According to IDP Connect and Universities UK International research, 81% of international students in the UK rated their happiness on a scale of one-to-10 as six or above, which they emphasised was higher than competing destinations Canada or Australia.
“In spring this year, universities and colleges shifted to online teaching with impressive speed”
The OfS also released its annual review , in which the organisation’s chair, Sir Michael Barber, paid tribute to the hard work institutions in England have shown in adapting their practices in response to the pandemic.
However, the public body did flag up concerns for international students in particular: OfS chief executive Nicola Dandridge said OfS has “been particularly concerned about the impact of the pandemic on certain groups of students”, including international students.
The paper highlighted that reports of harassment and hate crimes directed towards students have continued in 2020.
The overall satisfaction rate score recorded – across 783 current international students in Canada, Australia, the UK, US and New Zealand – was rated at 6.4 out of 10, with those in the US most satisfied but the sample size small.
Overall satisfaction was highest in the US with an average 7.5 of 10, compared to the UK’s 7.1. However, the lower number of responses – with 41 responses from students in the US – made the statistic negligible.
While some 30% of 182 current international students in the UK questioned said they had not any special non-academic assistance or support this year, it was a better ratio than the 52% of the 326 students in Canada and 40% of the 222 in Australia saying the same.
Students in Canada and Australia rated their happiness level on average as 6.2 and 6, respectively.
“The findings from IDP show the large majority of international students who chose, despite the pandemic, to start their studies in the UK in 2020, are happy with their decision – and happier than students who chose other competing destinations,” said Vivienne Stern, director of UUKi.
“This is testament to swift action from the UK government, and the fantastic work of universities and the whole of the UK higher education sector in welcoming and supporting international students throughout this period.”
A higher percentage of students in the UK also reported flexibility on start dates, support for physical and mental health, and providing overall support when quarantining, the research showed.
A higher percentage of students in the UK also reported flexibility on start dates
“In spring this year, universities and colleges shifted to online teaching with impressive speed. I have been told that in some cases more progress was made in a month than in the previous five years,” the OfS’s Barber said, as it released its 2020 review.
But the report sounded alarm bells that “rising ‘anti-Asian-looking’ sentiment has affected international students”.
In a supporting international students briefing note, released in May when campuses were closed, the OfS warned that international students may be returning to or entering “higher education at a time of increased harassment and hate crimes”.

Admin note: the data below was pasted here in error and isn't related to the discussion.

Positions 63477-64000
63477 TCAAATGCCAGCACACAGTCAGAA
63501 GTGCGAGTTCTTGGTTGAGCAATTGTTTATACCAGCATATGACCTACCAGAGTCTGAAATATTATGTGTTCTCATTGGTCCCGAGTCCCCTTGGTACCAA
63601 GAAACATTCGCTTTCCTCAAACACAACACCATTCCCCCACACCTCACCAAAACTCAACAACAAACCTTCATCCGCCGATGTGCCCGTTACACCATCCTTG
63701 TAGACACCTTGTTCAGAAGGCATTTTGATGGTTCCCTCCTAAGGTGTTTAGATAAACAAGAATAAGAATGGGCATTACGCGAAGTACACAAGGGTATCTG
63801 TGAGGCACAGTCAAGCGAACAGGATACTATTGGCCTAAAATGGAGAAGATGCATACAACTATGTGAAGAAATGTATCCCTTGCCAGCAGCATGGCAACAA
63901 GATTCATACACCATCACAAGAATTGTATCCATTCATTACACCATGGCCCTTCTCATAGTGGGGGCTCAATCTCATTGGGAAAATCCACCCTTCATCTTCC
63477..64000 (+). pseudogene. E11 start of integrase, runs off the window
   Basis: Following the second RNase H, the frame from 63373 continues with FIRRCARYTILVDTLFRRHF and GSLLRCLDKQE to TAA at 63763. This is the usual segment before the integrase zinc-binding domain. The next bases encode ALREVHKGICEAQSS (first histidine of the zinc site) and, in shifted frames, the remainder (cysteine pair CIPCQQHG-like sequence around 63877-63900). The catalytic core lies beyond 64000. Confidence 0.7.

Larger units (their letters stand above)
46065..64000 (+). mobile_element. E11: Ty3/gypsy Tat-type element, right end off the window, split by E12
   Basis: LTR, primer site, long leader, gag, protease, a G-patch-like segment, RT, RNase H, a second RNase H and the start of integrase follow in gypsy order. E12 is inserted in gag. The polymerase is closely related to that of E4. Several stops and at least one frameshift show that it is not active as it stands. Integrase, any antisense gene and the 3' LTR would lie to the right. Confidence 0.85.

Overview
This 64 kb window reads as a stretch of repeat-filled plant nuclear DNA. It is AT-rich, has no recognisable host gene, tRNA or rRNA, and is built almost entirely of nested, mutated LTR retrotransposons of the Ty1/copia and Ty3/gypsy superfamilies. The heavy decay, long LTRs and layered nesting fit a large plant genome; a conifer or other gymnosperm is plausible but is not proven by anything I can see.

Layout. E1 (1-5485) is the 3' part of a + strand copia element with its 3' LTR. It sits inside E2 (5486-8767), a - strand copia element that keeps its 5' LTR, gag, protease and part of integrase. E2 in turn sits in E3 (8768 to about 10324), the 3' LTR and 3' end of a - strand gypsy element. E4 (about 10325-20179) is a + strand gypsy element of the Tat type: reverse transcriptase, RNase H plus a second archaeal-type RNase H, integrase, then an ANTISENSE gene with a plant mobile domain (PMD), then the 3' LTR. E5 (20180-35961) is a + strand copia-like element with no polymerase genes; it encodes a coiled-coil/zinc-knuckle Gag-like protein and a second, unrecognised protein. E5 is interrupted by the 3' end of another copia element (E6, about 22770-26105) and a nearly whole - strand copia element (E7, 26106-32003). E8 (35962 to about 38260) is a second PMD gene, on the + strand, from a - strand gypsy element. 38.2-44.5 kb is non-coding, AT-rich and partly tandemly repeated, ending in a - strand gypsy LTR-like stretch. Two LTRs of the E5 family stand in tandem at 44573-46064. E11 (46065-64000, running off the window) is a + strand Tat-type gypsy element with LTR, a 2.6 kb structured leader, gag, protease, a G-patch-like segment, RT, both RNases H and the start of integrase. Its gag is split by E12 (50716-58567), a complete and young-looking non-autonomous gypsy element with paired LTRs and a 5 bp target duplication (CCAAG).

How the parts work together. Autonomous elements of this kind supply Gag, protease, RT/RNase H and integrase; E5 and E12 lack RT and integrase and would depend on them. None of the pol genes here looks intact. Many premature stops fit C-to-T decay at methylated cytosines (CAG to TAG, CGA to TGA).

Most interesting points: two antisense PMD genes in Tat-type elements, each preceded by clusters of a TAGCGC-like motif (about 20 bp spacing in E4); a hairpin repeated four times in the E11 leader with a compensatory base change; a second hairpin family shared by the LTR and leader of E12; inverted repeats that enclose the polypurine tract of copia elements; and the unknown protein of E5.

“Interventions may be required to mitigate against the possibility of rising numbers of incidents as a result of the coronavirus pandemic,” it said.
Student-facing paper The Tab recently reported an anonymous Queen’s University Belfast international student opened up about the racism they faced on the campus in Northern Ireland, while other publications have found similar issues in Belfast.
The Independent also published news about overseas students struggling to pay their tuition fees during the coronavirus pandemic as a result of financial hardship in the UK.
The Universities minister Michelle Donelan said in April there was “no place in our society – including within higher education – for harassment, discrimination or racism”, in a letter addressed to international students.
Looking ahead, the OfS also said it will produce more content for international students on its Discover Uni platform that it runs with other UK higher education funding and regulatory bodies.
However, CEO of IDP Connect, Simon Emmett, said the findings of the IDP/ UUKi research will be encouraging to “future international students who can see that the UK is not only open to international students but also welcoming and supportive”.
“The UK sector should be commended for how it worked together to share pragmatic, practical and advice with students and families amid extremely challenging circumstances,” he said.
“The UK sector should be commended for how it worked together to share pragmatic, practical and advice”
While earlier instalments of the research in June found that 77% of those surveyed were willing to quarantine, the latest survey, carried out in October, found that 92% were willing to quarantine rather than defer.
Chinese students were the most likely to say that they’d not be willing to quarantine, with 25% indicating they would rather defer, the report’s wider findings – released in November – showed.
The OfS will also release a review of digital teaching and learning in early 2021, which will “set out how we can learn the lessons from this shift and ensure digital provision becomes a significant contributor”, Barber added.
“The pandemic forced a radical shift to online delivery; the disruptions and challenges involved will only be truly worthwhile if they lead to opportunities seized,” he said.